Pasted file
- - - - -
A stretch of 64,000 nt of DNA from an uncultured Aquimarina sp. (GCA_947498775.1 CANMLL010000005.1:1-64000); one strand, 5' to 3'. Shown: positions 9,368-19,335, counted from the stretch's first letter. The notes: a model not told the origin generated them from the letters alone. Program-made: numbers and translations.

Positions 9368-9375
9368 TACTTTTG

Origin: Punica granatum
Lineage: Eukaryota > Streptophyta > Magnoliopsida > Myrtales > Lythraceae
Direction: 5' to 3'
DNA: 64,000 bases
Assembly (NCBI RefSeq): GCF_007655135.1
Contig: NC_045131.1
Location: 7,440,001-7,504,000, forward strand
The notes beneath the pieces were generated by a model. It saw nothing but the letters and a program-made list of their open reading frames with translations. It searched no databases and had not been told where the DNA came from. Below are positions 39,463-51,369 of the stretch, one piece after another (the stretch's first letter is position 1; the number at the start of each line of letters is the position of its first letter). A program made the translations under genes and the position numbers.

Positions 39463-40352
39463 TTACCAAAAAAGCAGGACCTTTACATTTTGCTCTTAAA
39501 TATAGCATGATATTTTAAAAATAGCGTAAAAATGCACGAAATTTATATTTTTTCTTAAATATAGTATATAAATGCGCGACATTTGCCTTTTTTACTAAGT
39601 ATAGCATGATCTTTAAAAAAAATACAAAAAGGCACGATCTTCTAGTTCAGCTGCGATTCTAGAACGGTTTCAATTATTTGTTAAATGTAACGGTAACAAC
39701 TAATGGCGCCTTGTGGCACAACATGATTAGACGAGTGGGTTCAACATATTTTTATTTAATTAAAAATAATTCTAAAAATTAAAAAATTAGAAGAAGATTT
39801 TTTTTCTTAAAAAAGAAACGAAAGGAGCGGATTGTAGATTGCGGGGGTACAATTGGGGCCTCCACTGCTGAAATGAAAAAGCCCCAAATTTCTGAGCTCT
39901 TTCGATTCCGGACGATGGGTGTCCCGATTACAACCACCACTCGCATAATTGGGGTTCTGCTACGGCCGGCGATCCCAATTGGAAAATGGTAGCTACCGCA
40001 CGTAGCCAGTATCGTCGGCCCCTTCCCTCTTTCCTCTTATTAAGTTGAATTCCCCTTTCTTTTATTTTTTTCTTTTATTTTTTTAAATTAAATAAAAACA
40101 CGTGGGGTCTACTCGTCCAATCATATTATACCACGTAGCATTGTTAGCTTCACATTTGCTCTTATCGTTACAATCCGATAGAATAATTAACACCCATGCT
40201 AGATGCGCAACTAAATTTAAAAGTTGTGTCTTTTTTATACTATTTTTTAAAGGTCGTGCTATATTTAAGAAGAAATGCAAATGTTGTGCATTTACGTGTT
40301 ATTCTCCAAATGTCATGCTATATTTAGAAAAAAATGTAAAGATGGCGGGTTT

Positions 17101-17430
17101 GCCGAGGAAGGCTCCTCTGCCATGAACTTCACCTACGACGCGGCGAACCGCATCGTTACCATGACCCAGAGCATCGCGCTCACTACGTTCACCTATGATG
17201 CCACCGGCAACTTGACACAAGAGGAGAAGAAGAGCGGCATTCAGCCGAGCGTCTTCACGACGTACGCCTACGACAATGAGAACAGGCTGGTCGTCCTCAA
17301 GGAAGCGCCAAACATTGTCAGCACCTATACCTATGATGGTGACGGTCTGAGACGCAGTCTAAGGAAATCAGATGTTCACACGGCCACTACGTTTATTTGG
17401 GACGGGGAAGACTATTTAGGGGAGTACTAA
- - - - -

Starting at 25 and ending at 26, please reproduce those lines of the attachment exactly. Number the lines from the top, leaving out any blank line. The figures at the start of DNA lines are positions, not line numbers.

17201 CCACCGGCAACTTGACACAAGAGGAGAAGAAGAGCGGCATTCAGCCGAGCGTCTTCACGACGTACGCCTACGACAATGAGAACAGGCTGGTCGTCCTCAA
17301 GGAAGCGCCAAACATTGTCAGCACCTATACCTATGATGGTGACGGTCTGAGACGCAGTCTAAGGAAATCAGATGTTCACACGGCCACTACGTTTATTTGG